Catholic churches use technology to accept donations

The Catholic Church has always been steeped in tradition and not technology.

On Saturday, two Catholic churches will break from tradition and take a step toward the digital age by adding a touch pad on a stand, called a kiosk, for people to make credit-card donations to the church or to other El Paso Catholic Diocese ministries.

“Passing the basket and taking those gifts to the altar is a very important part of the Mass. And we will have cards that say ‘I gave at the kiosk.’ But we have to meet people where they are, and younger people do everything electronically,” said Janine Young, chief executive officer of the Foundation for the Diocese of El Paso.

The lead sentence is mistaken. The Church has usually been at the forefront of technology. The Gothic cathedrals were technologically the latest things in new tech.

I find it irritating when articles such as these try to paint the church at large as being “stuck in the past” or “disconnected from the modern world”.

It’s all part of the subtle background indoctrination to get readers to think of the Church as outdated and obsolete, which is patently false.

I’ve used the Parish Pay app for several years to tithe. It’s awesome. I am even able to make special donations on specific dates to honor my family or a favorite saint. The Church has always been on the forefront of science, especially a few good Jesuit astrophysicists!:smiley:

Why? Do you think the Church is not secularized enough?

No, that is not what I am saying. What I believe is that the Church can take advantage of many, or all, modern technological or thought innovations without losing its orthodoxy or sanctity.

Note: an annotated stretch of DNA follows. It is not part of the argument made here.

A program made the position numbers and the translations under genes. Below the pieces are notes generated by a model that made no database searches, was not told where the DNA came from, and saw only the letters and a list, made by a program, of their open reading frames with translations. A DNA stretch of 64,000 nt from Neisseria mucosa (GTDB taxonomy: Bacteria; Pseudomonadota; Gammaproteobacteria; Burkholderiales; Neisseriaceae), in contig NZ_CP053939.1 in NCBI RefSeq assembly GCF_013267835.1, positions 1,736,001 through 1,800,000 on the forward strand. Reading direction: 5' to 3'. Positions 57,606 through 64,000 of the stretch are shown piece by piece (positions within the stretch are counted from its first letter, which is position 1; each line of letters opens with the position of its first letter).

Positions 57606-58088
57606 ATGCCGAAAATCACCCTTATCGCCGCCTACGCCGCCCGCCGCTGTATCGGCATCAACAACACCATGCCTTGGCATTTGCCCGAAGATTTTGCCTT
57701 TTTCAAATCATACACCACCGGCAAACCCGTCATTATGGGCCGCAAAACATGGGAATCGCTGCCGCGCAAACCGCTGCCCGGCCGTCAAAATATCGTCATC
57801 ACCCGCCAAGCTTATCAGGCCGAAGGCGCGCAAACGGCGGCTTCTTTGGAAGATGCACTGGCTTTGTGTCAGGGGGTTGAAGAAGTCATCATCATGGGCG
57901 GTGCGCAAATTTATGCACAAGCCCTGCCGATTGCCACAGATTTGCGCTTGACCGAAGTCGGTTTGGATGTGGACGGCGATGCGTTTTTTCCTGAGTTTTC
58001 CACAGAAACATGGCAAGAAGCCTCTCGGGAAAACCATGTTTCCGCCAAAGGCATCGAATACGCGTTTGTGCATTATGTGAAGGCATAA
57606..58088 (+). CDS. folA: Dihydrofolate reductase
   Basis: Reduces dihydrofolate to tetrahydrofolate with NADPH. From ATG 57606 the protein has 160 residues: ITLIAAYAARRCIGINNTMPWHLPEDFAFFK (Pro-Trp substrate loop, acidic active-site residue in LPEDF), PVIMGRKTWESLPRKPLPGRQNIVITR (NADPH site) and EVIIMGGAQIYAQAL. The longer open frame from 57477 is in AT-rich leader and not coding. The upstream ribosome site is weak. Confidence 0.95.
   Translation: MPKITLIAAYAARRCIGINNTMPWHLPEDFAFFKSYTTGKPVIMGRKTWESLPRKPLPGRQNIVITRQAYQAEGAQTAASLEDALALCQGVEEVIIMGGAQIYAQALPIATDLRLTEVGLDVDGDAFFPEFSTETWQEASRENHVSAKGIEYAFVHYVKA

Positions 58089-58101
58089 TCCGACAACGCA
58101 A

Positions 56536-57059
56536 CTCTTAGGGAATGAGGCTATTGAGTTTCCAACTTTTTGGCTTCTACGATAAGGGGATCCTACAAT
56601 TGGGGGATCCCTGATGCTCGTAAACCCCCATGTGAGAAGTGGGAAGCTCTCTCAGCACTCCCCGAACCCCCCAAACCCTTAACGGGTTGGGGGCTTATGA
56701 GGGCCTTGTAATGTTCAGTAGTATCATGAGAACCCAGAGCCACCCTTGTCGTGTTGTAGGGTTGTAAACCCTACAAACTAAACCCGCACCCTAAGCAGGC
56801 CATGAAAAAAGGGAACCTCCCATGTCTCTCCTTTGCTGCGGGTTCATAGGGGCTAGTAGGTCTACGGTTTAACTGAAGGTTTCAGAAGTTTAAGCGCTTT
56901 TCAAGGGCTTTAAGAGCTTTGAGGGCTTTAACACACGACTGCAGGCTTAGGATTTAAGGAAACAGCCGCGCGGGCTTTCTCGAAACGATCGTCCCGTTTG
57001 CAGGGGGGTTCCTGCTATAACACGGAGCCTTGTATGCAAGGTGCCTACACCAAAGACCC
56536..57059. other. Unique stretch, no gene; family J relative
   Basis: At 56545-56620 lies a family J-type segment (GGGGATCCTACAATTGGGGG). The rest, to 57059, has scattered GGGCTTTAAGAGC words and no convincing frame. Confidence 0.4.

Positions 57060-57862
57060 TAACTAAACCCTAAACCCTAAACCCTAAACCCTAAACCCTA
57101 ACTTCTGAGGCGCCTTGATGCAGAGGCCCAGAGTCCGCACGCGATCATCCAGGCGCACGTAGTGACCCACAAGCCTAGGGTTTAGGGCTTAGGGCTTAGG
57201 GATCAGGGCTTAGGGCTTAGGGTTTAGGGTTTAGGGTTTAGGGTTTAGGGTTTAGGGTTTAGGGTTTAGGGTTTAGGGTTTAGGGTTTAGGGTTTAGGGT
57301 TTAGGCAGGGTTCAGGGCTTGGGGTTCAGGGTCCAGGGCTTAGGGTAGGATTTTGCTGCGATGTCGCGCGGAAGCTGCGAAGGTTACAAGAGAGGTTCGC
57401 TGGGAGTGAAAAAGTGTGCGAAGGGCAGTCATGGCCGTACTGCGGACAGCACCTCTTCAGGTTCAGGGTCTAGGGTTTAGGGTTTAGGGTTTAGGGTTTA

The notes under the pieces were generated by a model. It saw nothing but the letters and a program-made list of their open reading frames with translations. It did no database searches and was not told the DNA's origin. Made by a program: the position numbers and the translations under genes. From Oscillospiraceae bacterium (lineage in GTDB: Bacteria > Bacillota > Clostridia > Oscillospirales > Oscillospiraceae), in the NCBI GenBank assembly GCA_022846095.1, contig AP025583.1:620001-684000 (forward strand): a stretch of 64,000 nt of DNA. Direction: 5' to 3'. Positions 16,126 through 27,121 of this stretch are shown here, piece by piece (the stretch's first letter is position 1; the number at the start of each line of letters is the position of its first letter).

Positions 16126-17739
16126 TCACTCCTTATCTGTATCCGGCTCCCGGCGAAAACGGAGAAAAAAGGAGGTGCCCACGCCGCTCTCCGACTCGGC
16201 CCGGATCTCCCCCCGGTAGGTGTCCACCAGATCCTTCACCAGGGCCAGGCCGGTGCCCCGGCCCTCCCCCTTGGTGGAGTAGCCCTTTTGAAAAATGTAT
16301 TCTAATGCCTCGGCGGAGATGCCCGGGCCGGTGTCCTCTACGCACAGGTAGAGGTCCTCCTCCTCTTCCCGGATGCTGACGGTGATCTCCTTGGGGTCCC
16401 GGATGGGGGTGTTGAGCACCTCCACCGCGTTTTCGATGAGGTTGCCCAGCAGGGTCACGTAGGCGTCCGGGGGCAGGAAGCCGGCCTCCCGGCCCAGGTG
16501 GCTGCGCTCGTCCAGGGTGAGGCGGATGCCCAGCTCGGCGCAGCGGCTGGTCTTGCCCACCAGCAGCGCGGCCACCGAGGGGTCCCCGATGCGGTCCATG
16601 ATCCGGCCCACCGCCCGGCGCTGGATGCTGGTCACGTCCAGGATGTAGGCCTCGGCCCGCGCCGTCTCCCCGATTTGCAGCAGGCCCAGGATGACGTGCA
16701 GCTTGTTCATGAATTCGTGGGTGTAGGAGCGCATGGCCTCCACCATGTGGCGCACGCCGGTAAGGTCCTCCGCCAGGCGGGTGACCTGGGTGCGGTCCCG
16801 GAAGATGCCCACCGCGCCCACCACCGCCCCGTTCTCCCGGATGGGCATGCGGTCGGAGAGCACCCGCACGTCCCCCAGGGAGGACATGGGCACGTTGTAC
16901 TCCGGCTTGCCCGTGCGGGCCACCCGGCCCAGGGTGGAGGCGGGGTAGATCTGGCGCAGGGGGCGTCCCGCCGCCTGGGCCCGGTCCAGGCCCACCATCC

The world, in an attempt to make worldliness more attractive, tries to make it look like the Church is trapped in archaic technological customs, and can’t advance in scientific knowledge, experience, or use.

This conflation of orthodoxy to old-fashioned"ness" is one of the great dangers to the Church’s ability to evangelize to the modern world.

How does one go from honoring family/saint to Jesuit science? Is there a connection there? Just asking.

I still think there is more meaning when you give during the offertory. Or maybe now people feel they can buy their way to heaven without having to attend Mass?

I do feel weird that I don’t even put in an envelope in the basket anymore. I used to, marking “I have given online,” on it, but then the parish said they could stop printing envelopes, which would save them some money. You can even give online for the second collection efforts.

I do give my children a small amount every Sunday to put in.

I actually like the card idea - make them sturdy and reusable, and people could just take one when they arrive and put it in the basket, then they can be out again the next week, and so on.

One thing I do like about online donations is that even if I have to miss Mass, or if I’m out of town and attending elsewhere, that my parish still gets our regular donation.

I don’t know about saving money. Companies like charge like 10% of the amount donated for the cost of running their site and processing the contributions. And don’t forget not everyone gives money. I’ve seen gift certificates, coupons, and other such items in the collection baskets.

Ours is through OSV; I would expect the overhead is quite low (not only because it’s them, but because I fully expect the parish to have done their research on the most cost-effective methods.)